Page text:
Ancient Glass Sponge Reefs

Glass sponge reefs were believed to have become extinct 40 million years ago. However, in 1984, Glen Dennison discovered glass sponge reefs in the depths of Howe Sound while doing research for his book on diving.

His discovery launched a private citizen effort to locate and protect the reefs, eventually resulting in the DFO protecting seventeen different sites in Howe Sound and the Hecate Strait. The three reefs within the Hecate Strait and Queen Charlotte Sound Marine Protected Area cover 1000 km2.

The discovery team led by Glen Dennison became the first humans to ever set eyes on a living glass sponge reef. It is estimated that there are more than 20 glass sponge reef sites in Howe Sound alone.

How are Glass Sponges Formed?

As sponges grow, they filter silica out of the water and use it to create a lattice-like exoskeleton called spicules. When sponges die, juvenile sponges and sediment attach to the dead skeletons, which is how a reef complex forms. Some reefs have been identified as having grown over twenty meters in height.

What Role Do Glass Sponges Play in a Marine Ecosystem?

The filtering capability of glass sponge reefs is so efficient that the Howe Sound reefs filter all the sound’s water in three months. Glass sponge reefs also provide essential habitat for several marine species, such as zooplankton, sea stars, urchins, salmon, spot prawns, rockfish, herring, halibut, and sharks.

Scientists have dated the Howe Sound reefs to around 9,000 years old. This means that these ancient yet living reefs started to form just after the last ice age. Photo credit: Canadian Geographic

Here’s a full breakdown of how they contribute to marine ecosystems:

1. Habitat Formation: Glass sponges provide habitat and shelter for a variety of marine organisms, including small fish, shrimp, and other invertebrates. The complex architecture of glass sponge reefs offers protection from predation and serves as a substrate for attachment and colonization.

2. Filter Feeding: Like all sponges, glass sponges are filter feeders. They draw in and filter water through their porous bodies, capturing tiny particles, plankton, and organic matter. This feeding behavior can help maintain water clarity by removing suspended particles, and it contributes to nutrient cycling in the ecosystem.

3. Calcium Cycling: Glass sponges absorb and incorporate calcium carbonate from seawater into their spicules. When these sponges die and their spicules settle on the seafloor, they contribute to calcium cycling in the ecosystem. This process can have implications for the overall carbonate chemistry of the ocean.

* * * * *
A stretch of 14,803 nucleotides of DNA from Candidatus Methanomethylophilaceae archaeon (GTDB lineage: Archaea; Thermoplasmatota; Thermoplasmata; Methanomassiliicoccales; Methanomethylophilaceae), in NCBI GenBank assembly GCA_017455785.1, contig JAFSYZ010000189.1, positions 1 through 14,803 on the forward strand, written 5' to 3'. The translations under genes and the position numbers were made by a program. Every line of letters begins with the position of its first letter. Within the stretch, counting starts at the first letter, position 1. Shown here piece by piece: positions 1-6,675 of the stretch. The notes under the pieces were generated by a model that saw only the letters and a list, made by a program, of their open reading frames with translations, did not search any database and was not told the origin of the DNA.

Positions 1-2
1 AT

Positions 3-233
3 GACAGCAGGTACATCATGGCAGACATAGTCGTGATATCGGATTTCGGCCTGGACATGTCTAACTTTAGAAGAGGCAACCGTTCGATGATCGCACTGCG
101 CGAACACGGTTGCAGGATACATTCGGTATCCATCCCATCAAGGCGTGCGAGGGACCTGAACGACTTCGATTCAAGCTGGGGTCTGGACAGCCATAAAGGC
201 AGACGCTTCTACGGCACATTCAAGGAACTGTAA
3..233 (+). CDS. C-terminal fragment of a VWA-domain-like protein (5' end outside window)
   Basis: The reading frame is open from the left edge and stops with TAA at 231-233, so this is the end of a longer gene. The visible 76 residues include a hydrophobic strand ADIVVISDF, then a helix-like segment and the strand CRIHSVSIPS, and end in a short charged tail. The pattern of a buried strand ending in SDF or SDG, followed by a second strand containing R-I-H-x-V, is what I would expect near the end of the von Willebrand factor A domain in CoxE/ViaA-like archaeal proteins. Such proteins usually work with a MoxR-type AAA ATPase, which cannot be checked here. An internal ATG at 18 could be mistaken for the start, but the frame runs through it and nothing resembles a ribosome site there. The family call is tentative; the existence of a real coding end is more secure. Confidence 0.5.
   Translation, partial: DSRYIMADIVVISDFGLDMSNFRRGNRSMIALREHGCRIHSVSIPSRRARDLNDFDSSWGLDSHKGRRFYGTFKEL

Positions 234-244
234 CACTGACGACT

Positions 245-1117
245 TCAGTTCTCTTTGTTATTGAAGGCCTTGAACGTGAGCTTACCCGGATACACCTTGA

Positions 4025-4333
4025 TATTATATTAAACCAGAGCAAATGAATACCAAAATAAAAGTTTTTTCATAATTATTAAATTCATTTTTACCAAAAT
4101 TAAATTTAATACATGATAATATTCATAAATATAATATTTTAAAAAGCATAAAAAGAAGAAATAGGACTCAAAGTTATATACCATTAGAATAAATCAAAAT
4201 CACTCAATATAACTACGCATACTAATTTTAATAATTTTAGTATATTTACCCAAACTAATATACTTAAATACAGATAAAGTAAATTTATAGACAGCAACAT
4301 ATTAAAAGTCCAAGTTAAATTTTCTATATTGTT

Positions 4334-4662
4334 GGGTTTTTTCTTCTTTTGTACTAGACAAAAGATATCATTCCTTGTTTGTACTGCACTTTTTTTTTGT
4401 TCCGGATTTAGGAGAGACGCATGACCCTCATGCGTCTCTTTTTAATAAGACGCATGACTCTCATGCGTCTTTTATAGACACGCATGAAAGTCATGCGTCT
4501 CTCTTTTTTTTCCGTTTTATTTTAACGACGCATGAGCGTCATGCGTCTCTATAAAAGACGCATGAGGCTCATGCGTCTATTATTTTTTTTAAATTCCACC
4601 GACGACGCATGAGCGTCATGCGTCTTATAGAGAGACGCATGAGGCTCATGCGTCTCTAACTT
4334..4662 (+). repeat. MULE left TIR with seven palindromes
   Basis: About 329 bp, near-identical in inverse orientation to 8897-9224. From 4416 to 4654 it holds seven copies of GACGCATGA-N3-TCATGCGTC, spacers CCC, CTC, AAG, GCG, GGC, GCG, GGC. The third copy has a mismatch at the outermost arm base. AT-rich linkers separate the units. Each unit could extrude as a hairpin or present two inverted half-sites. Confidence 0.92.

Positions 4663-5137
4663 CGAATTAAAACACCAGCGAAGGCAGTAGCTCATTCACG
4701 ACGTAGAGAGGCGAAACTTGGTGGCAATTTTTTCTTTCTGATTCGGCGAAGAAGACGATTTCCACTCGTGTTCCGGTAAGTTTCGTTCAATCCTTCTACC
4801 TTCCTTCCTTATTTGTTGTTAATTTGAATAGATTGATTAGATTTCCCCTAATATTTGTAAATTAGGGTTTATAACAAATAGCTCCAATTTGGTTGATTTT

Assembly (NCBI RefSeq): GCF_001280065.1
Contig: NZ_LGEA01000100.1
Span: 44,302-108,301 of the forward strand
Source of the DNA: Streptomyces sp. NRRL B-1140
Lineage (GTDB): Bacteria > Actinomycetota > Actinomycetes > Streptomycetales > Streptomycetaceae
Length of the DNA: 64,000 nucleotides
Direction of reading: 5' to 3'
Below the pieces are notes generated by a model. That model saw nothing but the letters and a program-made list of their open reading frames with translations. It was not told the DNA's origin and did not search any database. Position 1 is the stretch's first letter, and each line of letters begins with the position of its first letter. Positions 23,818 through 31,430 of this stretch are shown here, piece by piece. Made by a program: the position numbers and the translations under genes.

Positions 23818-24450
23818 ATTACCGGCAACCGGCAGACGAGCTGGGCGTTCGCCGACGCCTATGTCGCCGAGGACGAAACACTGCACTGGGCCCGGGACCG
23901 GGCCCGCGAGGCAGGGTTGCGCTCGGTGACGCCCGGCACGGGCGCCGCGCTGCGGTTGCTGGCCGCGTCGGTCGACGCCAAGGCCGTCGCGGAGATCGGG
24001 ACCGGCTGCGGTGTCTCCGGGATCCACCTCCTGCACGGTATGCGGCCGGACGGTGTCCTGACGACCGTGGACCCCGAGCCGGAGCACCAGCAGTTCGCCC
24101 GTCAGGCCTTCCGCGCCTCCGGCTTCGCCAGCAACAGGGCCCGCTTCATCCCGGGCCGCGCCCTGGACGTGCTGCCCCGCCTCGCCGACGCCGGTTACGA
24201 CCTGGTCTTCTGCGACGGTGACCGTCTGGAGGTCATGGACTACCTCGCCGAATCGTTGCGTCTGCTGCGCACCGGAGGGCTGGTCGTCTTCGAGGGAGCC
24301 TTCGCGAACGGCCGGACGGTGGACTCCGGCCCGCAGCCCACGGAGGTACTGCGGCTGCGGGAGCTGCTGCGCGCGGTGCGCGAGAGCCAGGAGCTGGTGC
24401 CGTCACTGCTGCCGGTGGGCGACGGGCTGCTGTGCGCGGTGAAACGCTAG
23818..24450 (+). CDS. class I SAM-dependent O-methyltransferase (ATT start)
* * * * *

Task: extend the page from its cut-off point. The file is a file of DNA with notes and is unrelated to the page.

4. Sediment Stabilization: The presence of glass sponge reefs can help stabilize the seafloor by reducing sediment erosion and preventing sediment resuspension during underwater currents. This can have a positive impact on the surrounding environment by maintaining suitable conditions for other benthic (bottom-dwelling) organisms.

Glass sponges, with their filter-feeding behavior, habitat provision, and role in nutrient cycling, contribute to the overall health and functioning of marine ecosystems, particularly in deep-sea environments where they are commonly found. Conservation efforts to protect these unique and vulnerable organisms and their habitats are essential for maintaining the ecological balance of these ecosystems.

“To see how the reefs looked even 10 years ago. It is really sad to see the images we are witnessing when we go down there [now].”

Tori Preddy, Marine Life Sanctuaries Society

Why are Glass Sponge Reefs Still Under Threat?

Prior to the DFO protecting glass sponge reefs in BC waters, 50% of the reefs were damaged or destroyed by bottom trawling. However, despite the current protections in place, glass sponge reefs continue to be damaged by human activity. One cause of damage is the continued use of prawn and crab traps in these protected areas. Trappers who drop their traps right onto the reefs are destroying nine thousand years of nature’s work in a millisecond. Even if a dropped trap does not directly hit glass sponges, the sediment which is kicked up will suffocate them.

“We cannot enforce on destruction. That means that you can’t wait till someone drops a trap down there and hope that you’re going to give them a ticket or take away their gear. The reefs will be gone.”

Glen Dennison, Marine Life Sanctuaries Society

Glass sponges usually take over 200 years to grow only one meter in height. This means that every time they get damaged, they will also take hundreds of years to recover, if ever. Photo credit: Nate Slaco on Oceanographic

 “The DFO enforcement officers are doing the best job they possibly can out there. But they are so short-staffed that they just cannot protect the sound properly.”

Glen Dennison, Marine Life Sanctuaries Society

The fact that protected reefs are being damaged by illegal trapping indicates the DFO does not have the resources to properly monitor the protected areas. Moreover, while bottom-contact fishing is banned in these protected zones, anchor dropping is not, which means it is not illegal to drop an anchor and obliterate nine thousand years of nature’s work. The only way the glass sponge reefs on the Great Bear Coast will be properly protected is through the establishment of the Great Bear Sea Marine Protected Area Network, which will include vigilant monitoring through Coastal First Nations’ guardians and enhanced punishment for those callous enough to destroy these ancient wonders.

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